# Perl Weekly Challenge 249: the last one (for 2023)!

This post presents my solutions to the Perl Weekly Challenge 249.
I keep doing the Perl Weekly Challenge in order to mantain my coding skills in good shape, as well as in order to learn new things, with particular regard to Raku, a language that I love.
This week, I solved the following tasks:
The PL/Perl implementations are very similar to a pure Perl implementation, even if the PostgreSQL environment could involve some more constraints. Similarly, the PL/PgSQL implementations help me keeping my PostgreSQL programming skills in good shape.

# Raku Implementations

## PWC 249 - Task 1 - Raku Implementation

Given a list of integers, builds pairs of same integers.

``````sub MAIN( *@nums where { @nums.elems %% 2 && @nums.grep( * ~~ Int ).elems == @nums.elems } ) {

my %pair-elements;
%pair-elements{ \$_ }++ for @nums;
my @pairs;
for %pair-elements.keys.sort {
my \$how-many-pairs = %pair-elements{ \$_ } / 2;
next if \$how-many-pairs < 1;
@pairs.push: [ \$_, \$_ ] while ( \$how-many-pairs-- > 1 );
}

@pairs.join( ", " ).say;
}

``````

The idea is that `@pairs` will contain the list of pairs to print out, and I first classify the numbers to count how much occurencies are there. If the occurrencies are so that another pairs can be built, I push it to the list of pairs.

## PWC 249 - Task 2 - Raku Implementation

Given a string made of `D` or `I` (repeated), find a permutations that respects certain requirements given that the permutation index drives the letters to the requirements.

``````sub MAIN( \$string  ) {

my @chars = \$string.comb;
for ( 0 .. @chars.elems ).permutations -> \$perm {
my \$ok = True;
for 0 ..^ \$perm.elems - 1 -> \$i {
\$ok = False and next if @chars[ \$i ] ~~ 'D' && \$perm[ \$i ] < \$perm[ \$i + 1 ];
\$ok = False and next if @chars[ \$i ] ~~ 'I' && \$perm[ \$i ] > \$perm[ \$i + 1 ];
last if ! \$ok;
}

\$perm.join(", ").say and last if \$ok;
}
}

``````

# PL/Perl Implementations

## PWC 249 - Task 1 - PL/Perl Implementation

Similar to the Raku implementation, I classify first the digits, then return all the pairs.

``````CREATE OR REPLACE FUNCTION
RETURNS SETOF int[]
AS \$CODE\$

my ( \$nums ) = @_;

my \$classification = {};

\$classification->{ \$_ }++ for ( \$nums->@* );

for ( sort keys \$classification->%* ) {
my \$how_many_pairs = \$classification->{ \$_ } / 2;
next if \$how_many_pairs < 1;

return_next( [ \$_, \$_ ] ) while ( \$how_many_pairs-- >= 1 );

}

return undef;
\$CODE\$
LANGUAGE plperl;

``````

## PWC 249 - Task 2 - PL/Perl Implementation

Similar to the Raku implementation, I need to run it as untrusted since I use an external module for permutations.

``````CREATE OR REPLACE FUNCTION
RETURNS int[]
AS \$CODE\$
my ( \$string ) = @_;

use Algorithm::Combinatorics qw(permutations);

my @chars = split //, \$string;
my @nums = 0 .. \$#chars;

my \$iter = permutations( \ @nums );
while (my \$perm = \$iter->next) {
my \$ok = 1;
for my \$i ( 0 .. scalar( \$perm->@* ) - 1 ) {
\$ok = 0 if ( \$chars[ \$i ] eq 'D' && \$perm->[ \$i ] < \$perm->[ \$i + 1 ] );
\$ok = 0 if ( \$chars[ \$i ] eq 'I' && \$perm->[ \$i ] > \$perm->[ \$i + 1 ] );
last if ! \$ok;
}

return \$perm if \$ok;
}

return undef;

\$CODE\$
LANGUAGE plperlu;

``````

# PostgreSQL Implementations

## PWC 249 - Task 1 - PL/PgSQL Implementation

I use a temporary table to store the counting of every digit, and then walk the table to get all the possible pairs to return.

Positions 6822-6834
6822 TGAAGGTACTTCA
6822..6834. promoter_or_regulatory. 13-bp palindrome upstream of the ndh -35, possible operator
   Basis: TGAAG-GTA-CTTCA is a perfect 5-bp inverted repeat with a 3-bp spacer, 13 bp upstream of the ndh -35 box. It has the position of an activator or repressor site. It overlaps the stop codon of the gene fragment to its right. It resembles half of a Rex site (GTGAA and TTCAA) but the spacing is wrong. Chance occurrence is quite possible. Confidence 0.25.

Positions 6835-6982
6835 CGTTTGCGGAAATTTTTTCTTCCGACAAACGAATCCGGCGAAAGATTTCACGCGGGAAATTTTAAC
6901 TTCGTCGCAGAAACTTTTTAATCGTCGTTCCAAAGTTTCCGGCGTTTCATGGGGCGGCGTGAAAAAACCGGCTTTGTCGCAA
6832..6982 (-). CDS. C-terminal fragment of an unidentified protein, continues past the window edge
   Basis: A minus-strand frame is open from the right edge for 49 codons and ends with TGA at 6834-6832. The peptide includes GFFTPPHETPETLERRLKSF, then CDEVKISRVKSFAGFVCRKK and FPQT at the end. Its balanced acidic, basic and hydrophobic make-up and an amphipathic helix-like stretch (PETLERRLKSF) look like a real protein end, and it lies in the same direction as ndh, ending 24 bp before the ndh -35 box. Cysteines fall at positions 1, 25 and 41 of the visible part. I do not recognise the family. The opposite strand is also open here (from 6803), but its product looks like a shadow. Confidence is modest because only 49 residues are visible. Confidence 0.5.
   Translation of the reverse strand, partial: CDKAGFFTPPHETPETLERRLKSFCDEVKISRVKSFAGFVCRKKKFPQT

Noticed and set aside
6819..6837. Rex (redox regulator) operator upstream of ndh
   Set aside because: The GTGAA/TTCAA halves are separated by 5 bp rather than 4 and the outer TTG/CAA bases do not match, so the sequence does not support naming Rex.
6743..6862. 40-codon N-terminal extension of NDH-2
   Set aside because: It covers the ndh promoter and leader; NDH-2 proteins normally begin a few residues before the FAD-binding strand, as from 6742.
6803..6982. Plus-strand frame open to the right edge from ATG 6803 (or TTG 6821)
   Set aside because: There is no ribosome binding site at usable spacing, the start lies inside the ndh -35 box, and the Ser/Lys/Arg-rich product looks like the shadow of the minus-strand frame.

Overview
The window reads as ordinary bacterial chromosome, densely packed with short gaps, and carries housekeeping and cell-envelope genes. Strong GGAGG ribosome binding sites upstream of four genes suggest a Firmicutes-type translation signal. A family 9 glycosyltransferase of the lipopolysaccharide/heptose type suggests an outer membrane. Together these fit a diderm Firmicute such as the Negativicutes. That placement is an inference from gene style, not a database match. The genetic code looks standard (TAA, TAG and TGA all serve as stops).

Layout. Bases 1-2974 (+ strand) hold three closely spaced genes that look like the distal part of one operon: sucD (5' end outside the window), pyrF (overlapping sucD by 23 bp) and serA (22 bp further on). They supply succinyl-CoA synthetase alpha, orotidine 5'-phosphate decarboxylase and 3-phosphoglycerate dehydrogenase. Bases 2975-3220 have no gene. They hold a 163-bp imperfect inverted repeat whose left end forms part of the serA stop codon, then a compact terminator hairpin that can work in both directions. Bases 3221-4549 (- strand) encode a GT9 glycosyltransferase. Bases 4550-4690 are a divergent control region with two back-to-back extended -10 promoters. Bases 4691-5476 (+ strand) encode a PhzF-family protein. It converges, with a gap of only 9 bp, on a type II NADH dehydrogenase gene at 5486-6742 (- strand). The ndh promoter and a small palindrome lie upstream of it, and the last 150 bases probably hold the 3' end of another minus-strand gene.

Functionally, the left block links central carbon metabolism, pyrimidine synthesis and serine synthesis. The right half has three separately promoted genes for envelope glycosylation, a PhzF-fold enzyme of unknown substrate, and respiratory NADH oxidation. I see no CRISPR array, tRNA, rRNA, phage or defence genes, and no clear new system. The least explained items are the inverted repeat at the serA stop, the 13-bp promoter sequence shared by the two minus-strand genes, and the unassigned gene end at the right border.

``````CREATE OR REPLACE FUNCTION
RETURNS SETOF int[]
AS \$CODE\$
DECLARE
r record;
BEGIN
CREATE TEMPORARY TABLE IF NOT EXISTS classification( v int, c int DEFAULT 1);
TRUNCATE classification;

WITH nums AS ( SELECT v::int
FROM unnest( n ) v )
, counting AS ( SELECT v, count( v ) as c
FROM nums
GROUP BY v )
INSERT INTO classification( v, c )
SELECT v, c
FROM counting;

FOR r IN SELECT * FROM classification WHERE c >= 2 ORDER BY v LOOP
WHILE r.c >= 1 LOOP
RETURN NEXT array[ r.v, r.v ]::int[];
r.c := r.c - 2;
END LOOP;
END LOOP;

RETURN;
END
\$CODE\$
LANGUAGE plpgsql;

``````

## PWC 249 - Task 2 - PL/PgSQL Implementation

I cheat on this: since doing permutations in SQL is too hard, I delegated to the Perl implementation this task!

``````CREATE OR REPLACE FUNCTION
RETURNS int[]
AS \$CODE\$
\$CODE\$
LANGUAGE plpgsql;

``````

# Python Implementations

## PWC 249 - Task 1 - Python Implementation

Quite simple implementation, based on the same approach used in Perl. Note that I do not convert digits into numbers, so that I can quickly add them as keys in the dictionary.

``````import sys

def main( argv ):
classification = {}
for i in argv:
if not i in classification:
classification[ i ] = 0
classification[ i ] += 1

pairs = []
for k in classification:
while classification[ k ] >= 2:
pairs.append( [ k, k ] )
classification[ k ] -= 2

for p in pairs:
print( ", ".join( p ) )

# invoke the main without the command itself
if __name__ == '__main__':
main( sys.argv[ 1: ] )

``````

## PWC 249 - Task 2 - Python Implementation

Similar approach to that of PL/Perl.

``````import sys
from itertools import permutations

def main( argv ):
nums = range( 0, len( argv[ 0 ] ) )

for perm in permutations( nums ):
ok = True
for i in range( 0, len( perm ) - 1 ):
if argv[ 0 ][ i ] == 'D' and perm[ i ] > perm[ i + 1 ]:
ok = False
break
elif argv[ 0 ][ i ] == 'I' and perm[ i ] < perm[ i + 1 ]:
ok = False
break

if ok:
print( ",".join( map( str, perm ) ) )
return

# invoke the main without the command itself
if __name__ == '__main__':
main( sys.argv[ 1: ] )

``````

The article Perl Weekly Challenge 249: the last one (for 2023)! has been posted by Luca Ferrari on December 27, 2023